Building Erosion Control Structures in the Galiuro Mountains

In 2017, Sky Island Alliance built two ponds on a ranch at the southern end of the Galiuro Mountains.

The intention of this project was to provide a mid-elevation water source for bats (which drink from open water), a layover spot for migratory waterfowl and other birds, and habitat for native fish and frogs — and it was a success: bats found the water quickly, new duck species showed up, and frogs moved right in as they dispersed from the nearby Muleshoe Ranch Preserve run by The Nature Conservancy. Since then, through a partnership with the Arizona Game and Fish Department, work has also been underway to stock these new ponds with native fish like the Gila Topminnow and Desert Pupfish.

Caption: The big pond at sunrise.

Unfortunately, this ranch had a history of overgrazing long before the current owners fenced out the cattle. Despite the abundant regrowth of grasses and other plants on the property in recent years, many of the washes have problems with erosion. This includes the main wash that flows past the two ponds we installed. Unless we did something to address the erosion in this channel, we knew we risked the eventual loss of all the work we put into these water sources. 

It’s been a long time coming, but after years of planning and prepping, Sky Island Alliance staff and volunteers were finally able to install loose-rock erosion control structures along the main drainage channel on the property. This project took place over two weekends in November and December 2021, and it was a huge effort on everyone’s part. Our amazing volunteers, who hauled rock uphill on a winding and very narrow trail to build structures in the uppermost reach of the wash, deserve a huge shoutout for their tireless work!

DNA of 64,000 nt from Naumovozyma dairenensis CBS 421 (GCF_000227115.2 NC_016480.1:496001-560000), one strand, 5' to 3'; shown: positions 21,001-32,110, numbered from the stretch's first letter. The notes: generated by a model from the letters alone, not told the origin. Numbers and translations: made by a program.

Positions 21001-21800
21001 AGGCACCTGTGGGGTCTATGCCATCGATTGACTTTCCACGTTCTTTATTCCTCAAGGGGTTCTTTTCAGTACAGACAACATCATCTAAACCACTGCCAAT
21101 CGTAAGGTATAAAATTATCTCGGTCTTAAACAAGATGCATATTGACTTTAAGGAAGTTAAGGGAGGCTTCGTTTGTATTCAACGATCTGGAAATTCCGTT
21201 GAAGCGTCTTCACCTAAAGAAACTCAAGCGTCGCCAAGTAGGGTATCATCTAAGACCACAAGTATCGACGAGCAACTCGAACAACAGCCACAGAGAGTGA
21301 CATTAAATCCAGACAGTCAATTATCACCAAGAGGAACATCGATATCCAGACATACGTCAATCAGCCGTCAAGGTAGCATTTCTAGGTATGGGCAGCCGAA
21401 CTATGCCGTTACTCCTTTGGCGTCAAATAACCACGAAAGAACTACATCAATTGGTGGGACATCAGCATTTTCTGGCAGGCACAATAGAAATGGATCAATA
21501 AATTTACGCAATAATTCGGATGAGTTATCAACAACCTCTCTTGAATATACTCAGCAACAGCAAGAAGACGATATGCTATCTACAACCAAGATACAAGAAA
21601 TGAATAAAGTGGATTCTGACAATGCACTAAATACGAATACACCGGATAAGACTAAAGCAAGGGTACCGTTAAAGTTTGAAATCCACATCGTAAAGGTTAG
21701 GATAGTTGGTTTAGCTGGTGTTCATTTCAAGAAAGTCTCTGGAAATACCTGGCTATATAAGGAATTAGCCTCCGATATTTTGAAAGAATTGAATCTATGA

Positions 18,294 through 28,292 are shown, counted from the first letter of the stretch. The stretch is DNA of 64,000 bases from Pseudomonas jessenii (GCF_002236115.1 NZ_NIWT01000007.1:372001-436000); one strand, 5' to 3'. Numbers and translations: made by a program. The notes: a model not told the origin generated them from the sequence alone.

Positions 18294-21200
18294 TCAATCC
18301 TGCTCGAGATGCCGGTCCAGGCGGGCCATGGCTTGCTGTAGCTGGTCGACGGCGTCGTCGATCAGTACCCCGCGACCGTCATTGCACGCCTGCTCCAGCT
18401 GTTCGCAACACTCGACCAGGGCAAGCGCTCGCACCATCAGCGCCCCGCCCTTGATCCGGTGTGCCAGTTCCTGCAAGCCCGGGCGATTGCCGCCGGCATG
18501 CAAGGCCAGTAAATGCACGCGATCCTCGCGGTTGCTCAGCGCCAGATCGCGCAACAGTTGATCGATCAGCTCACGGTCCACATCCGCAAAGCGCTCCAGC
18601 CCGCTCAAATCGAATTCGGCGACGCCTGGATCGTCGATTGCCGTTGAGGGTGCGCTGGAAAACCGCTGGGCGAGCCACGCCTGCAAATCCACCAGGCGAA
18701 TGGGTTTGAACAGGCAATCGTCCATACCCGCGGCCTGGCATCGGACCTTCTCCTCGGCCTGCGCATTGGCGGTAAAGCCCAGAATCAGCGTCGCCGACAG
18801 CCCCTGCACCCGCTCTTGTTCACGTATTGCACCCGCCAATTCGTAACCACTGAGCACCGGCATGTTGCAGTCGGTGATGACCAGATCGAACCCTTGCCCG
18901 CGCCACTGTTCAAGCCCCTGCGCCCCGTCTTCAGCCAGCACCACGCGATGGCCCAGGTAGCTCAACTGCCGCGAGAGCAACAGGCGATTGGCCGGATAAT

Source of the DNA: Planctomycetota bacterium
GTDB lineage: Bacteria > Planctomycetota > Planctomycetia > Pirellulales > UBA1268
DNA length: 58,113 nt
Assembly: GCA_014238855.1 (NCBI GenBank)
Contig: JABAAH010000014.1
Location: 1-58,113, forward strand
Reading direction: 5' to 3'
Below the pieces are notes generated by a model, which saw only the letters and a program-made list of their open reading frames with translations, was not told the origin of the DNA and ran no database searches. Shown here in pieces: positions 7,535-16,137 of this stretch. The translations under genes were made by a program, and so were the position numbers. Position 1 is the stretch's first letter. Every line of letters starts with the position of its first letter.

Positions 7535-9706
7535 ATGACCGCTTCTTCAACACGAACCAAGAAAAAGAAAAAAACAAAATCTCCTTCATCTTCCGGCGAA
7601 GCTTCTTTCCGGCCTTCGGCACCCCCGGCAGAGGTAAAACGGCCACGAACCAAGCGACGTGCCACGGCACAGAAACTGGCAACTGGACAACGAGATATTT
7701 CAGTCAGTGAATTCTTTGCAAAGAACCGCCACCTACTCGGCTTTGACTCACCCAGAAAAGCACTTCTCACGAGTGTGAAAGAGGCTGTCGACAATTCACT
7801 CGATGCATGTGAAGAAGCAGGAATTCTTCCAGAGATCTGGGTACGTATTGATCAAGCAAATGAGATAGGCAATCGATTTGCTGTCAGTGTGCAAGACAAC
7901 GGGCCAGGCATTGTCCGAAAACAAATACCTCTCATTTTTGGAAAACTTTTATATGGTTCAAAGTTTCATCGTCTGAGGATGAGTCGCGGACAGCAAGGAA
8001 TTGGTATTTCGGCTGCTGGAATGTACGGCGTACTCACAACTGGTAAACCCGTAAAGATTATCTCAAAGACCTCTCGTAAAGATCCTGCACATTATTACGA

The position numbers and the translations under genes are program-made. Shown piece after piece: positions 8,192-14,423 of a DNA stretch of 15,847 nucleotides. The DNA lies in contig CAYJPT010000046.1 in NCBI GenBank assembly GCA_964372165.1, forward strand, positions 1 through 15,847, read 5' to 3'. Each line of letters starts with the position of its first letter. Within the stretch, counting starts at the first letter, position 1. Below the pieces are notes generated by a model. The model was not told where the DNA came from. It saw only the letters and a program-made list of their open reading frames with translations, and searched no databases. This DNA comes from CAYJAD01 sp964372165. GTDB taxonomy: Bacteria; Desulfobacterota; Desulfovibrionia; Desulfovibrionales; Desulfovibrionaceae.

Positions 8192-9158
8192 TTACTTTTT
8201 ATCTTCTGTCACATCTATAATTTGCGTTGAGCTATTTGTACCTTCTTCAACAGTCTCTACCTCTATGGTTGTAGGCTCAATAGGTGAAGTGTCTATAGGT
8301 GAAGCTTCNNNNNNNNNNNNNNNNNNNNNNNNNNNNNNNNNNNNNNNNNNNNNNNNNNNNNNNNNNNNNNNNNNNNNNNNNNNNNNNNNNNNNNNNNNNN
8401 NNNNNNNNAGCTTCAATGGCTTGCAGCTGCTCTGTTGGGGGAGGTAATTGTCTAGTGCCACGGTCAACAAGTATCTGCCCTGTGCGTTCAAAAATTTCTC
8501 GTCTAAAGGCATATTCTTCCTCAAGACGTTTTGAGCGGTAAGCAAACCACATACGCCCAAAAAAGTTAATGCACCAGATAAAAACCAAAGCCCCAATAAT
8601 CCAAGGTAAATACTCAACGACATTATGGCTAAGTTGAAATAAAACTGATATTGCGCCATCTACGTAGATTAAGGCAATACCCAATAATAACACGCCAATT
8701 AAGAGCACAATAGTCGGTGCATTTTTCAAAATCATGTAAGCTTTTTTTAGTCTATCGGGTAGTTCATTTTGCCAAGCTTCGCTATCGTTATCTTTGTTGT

Caption: Volunteer Vicky loads rocks at the bottom of the drainage. 

In just four days, we were able to install over fifty structures including one-rock dams, rock rundowns, and zuni bowls. Some of these structures were quite large and lots of large rocks were needed to ensure they would remain in place during heavy monsoon storms, but folks were certainly up for the challenge. 

Caption: Crews work on one-rock dams. Clockwise from bottom left — Andrew, Alicia, Isis, Rose, Tom, and Leann.

These structures should not only help fight the erosion we’ve seen on this property (thereby protecting our ponds), but also increase infiltration of water in these drainages and encourage new plant growth. We look forward to visiting this site again next monsoon season to see if anything needs to be done to improve this work. We also hope that we can find more funding to continue our work in other drainages on the property since we have plenty of leftover rocks available for new structures! 

Caption: November group from left to right — Bryon, Alicia, Leann, Heather, Lee, Robert, Andrew, Donito, Bets, Sarah, and Mike. Not pictured: Joe.

Caption: Our December 2021 volunteers from left to right — Bryon, Alicia, Rose, Robert, Leann, Andrew (above), Tom (below), Heather, Vicky, Isis, Eamon, Stacy, Joe (below), Neil (above), and Lee.

View 30+ more photos over on facebook!